Seniors who want to remain independent in their homes are finding that they can. With the advances in technology tools, seniors are discovering that remaining in their homes can be a safe, healthy and happy option. This is great news to the many seniors (more than 75% according to an AARP survey) who would prefer to stay home.
These days, as life expectancy increases, 80 is the new 60, and the age at which seniors identify as elderly continues to be pushed back. With the right technology, seniors can stay connected, healthy, and independent well into their later years.
But, not all senior home care technology is created equal, and not all systems offer the same functionality. If you’re shopping for technology devices for elderly home care, how do you make the best choice for your family? GrandCare has taken the guesswork out of it for you.
Here is our list of the 10 most important features to look for in a home monitoring system for seniors:
1. Social Connection
Seniors often suffer from loneliness, isolation and depression, but technology can be a great solution. Look for a system that allows communication between seniors and their families and friends. Some systems allow easy photo sharing, chatting and messaging, which can help Grandma stay in the loop, even from a distance.
2. Medication Reminders
It’s not unusual for the list of medications we need to increase as we age, and the schedule for taking them can get complicated. In fact, medication noncompliance is a leading driver to falls and hospitalizations. Timed reminders of what to take, and when, can be a big help. Family members, or even seniors themselves, enter the dosage information into caregiver management software, and reminders can appear on a screen, in a text message or email, or over the phone. More complete systems can even send follow-up reminders, or alerts to let you know if reminders haven’t been acknowledged.
3. Daily Check-in
One of the simplest ways to make sure that everything is okay is a daily check-in. It’s an easy way to let everyone know that Mom or Dad are up and moving in the morning, and doing fine. Some home care monitoring systems use a check-in button or motion sensors and even video check-ins. An alert notification can let people know if a check-in has been missed, and to follow up by phone or with a visit.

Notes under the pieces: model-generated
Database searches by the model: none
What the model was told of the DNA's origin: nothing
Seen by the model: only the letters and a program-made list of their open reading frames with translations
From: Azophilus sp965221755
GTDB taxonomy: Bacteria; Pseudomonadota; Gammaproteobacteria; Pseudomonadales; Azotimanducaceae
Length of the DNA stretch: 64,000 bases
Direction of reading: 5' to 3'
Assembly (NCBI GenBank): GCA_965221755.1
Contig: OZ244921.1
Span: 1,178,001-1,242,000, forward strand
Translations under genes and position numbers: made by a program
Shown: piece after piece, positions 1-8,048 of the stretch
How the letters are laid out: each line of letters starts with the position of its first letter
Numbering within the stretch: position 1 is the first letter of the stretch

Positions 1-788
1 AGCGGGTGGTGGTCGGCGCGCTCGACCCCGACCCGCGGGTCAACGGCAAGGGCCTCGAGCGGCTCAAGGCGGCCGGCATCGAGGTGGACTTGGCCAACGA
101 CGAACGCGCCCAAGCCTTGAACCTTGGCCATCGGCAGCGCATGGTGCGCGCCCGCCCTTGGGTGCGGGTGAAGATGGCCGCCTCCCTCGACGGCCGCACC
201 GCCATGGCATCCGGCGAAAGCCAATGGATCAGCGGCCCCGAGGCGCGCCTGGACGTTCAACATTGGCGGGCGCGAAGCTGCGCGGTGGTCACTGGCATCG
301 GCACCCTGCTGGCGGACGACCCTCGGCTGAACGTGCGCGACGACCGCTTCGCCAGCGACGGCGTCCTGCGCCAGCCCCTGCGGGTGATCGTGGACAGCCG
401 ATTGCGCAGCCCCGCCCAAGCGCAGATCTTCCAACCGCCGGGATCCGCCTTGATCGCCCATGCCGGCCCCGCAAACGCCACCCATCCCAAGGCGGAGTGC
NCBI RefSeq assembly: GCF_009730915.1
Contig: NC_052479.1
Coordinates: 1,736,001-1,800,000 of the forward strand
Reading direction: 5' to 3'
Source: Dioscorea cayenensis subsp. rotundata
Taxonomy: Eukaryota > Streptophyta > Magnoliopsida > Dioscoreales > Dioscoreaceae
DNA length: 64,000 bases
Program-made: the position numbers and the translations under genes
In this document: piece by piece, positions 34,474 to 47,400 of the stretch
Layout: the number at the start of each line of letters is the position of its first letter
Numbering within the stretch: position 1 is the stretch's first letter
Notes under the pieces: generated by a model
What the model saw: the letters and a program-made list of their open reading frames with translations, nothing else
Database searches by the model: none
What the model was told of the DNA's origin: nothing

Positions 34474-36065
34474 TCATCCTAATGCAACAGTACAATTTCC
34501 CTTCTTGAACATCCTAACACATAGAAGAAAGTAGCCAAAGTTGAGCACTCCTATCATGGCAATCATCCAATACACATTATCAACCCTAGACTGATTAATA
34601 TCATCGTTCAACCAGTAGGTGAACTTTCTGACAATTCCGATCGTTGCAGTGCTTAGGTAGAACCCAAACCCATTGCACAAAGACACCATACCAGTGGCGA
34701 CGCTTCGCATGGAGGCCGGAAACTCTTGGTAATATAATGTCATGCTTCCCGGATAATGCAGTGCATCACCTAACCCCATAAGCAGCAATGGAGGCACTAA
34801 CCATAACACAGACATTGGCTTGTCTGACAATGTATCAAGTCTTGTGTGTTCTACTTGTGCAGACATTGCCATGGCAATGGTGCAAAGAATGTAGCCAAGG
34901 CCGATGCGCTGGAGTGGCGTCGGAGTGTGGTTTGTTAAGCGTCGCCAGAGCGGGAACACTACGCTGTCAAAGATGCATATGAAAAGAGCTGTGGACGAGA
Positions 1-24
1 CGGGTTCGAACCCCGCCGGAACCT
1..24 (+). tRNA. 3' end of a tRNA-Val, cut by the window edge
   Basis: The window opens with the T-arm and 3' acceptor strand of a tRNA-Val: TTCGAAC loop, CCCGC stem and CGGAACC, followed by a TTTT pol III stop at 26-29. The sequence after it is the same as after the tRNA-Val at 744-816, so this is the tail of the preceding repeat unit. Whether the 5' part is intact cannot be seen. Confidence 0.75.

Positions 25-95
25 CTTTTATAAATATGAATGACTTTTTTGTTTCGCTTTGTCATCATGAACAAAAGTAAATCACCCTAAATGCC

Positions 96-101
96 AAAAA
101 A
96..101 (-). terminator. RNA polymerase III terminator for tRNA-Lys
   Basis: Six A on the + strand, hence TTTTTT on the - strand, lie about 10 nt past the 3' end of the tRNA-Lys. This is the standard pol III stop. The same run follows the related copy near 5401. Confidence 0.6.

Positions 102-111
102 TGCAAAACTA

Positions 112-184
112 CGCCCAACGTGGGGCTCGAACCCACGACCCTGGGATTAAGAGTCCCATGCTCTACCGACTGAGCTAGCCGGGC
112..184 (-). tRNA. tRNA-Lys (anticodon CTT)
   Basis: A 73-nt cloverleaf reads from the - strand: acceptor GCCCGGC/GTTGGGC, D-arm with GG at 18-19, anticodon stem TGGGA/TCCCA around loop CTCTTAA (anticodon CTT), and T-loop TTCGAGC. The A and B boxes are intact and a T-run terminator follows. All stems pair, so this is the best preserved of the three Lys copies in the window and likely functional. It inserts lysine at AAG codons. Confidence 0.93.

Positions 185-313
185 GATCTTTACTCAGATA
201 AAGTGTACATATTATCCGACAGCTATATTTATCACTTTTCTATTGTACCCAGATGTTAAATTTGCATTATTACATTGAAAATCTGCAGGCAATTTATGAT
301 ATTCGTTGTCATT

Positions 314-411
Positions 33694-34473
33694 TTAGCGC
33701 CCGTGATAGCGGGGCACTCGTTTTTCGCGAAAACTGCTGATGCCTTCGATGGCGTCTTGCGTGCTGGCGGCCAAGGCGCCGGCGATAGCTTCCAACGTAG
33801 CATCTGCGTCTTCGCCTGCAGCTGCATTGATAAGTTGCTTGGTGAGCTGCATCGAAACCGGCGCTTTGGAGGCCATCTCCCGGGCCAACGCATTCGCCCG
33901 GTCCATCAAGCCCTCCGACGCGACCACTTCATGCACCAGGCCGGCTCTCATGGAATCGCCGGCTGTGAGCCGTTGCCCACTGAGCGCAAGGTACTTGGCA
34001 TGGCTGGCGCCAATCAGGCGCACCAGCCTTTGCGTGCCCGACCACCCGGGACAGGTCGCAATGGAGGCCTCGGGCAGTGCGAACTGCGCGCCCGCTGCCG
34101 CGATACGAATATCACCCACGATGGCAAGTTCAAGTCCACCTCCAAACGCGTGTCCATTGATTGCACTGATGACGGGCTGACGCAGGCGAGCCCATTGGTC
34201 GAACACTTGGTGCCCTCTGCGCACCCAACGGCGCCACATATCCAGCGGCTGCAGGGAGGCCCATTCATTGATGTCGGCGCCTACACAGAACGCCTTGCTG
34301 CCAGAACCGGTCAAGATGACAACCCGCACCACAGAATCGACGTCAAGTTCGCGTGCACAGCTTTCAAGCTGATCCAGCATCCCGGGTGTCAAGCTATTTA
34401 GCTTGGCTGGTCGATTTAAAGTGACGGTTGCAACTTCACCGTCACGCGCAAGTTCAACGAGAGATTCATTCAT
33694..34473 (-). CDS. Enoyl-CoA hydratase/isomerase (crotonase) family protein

4. Help Buttons
The stereotype of the help button is something that can call emergency services and an ambulance will shortly arrive. The problem is that many seniors avoid using them for just that reason, even when they should. Buttons that can be used to notify family, friends, or neighbors are a simpler alternative that appeal to seniors and are more likely to be used as intended. Some systems work with a wearable pendant, or a push button device. Others provide an onscreen button. The best will offer a variety of these options.
5. Remote Activity Monitoring
Maybe you’re worried about whether your mom is getting into the kitchen to make herself meals regularly, or that she didn’t get out of bed. Maybe you’re worried that your dad is restless and up all night, or that he’s spending too much time in his favorite chair. Activity monitoring, using motion sensors, bed or chair pads, is an unobtrusive way to make sure that your loved one is safe and following their normal routines. When something has changed, an alert notification can let you know, so you can follow up if you need to.
6. Door Alarms
If you’re worried that a loved one might be confused and a wander risk, door controls can give you peace of mind. If an outer door opens in the middle of the night, the home monitoring system should be able to alert you, or a neighbor close by who can intervene quickly. You can also be reminded if doors are inadvertently left open.
7. Health Monitoring
If your loved one has health concerns, early intervention is key. A good home monitoring system can help them to self-track vitals, such as blood pressure, blood glucose, weight, temperature, etc. Unusual readings can trigger an alert, so you can get involved before it becomes a crisis. Reminders help seniors remember to take their readings on a timely basis. It’s helpful if the system collects and trends the data. This type of reporting can provide helpful information for care providers, who can see trends and changes in health.
8. To-Do Lists and Cognitive Assists
Calendars and to-do lists help seniors remember their appointments. Some monitoring systems for the elderly have a resident empowerment side which provides daily schedules, appointments and checklists of daily routines to help seniors who want to remain independent in the home. This feature gives a little extra reminding on routine tasks.
9. Video Calling
Video communication is a great way for seniors to stay in touch with family. It’s becoming an increasingly viable way to communicate with healthcare providers, especially if travel is difficult. It’s important that the video function is easy-to-use, especially for people who aren’t technical. Home monitoring systems with video must be closed and designed for safety, to prevent unwanted, predatory calls. Ask if your system is HIPAA-compliant, so that it can be used for telehealth and healthcare communications.
10. Designed for Seniors
The best systems have an interface that’s easy for seniors to use. Systems that are well-designed for older eyes use large fonts, with high-contrast displays, and easy-to-operate buttons, keyboard, and volume control. The caregiver management software should also be simple to use, and easy to set up, and must include alert capabilities. A caregiving app for cell phones has become a must-have for families and caregivers.
The GrandCare System is also designed for intellectual and disabled individuals. Please contact us for more information 314-322-3875 or firstname.lastname@example.org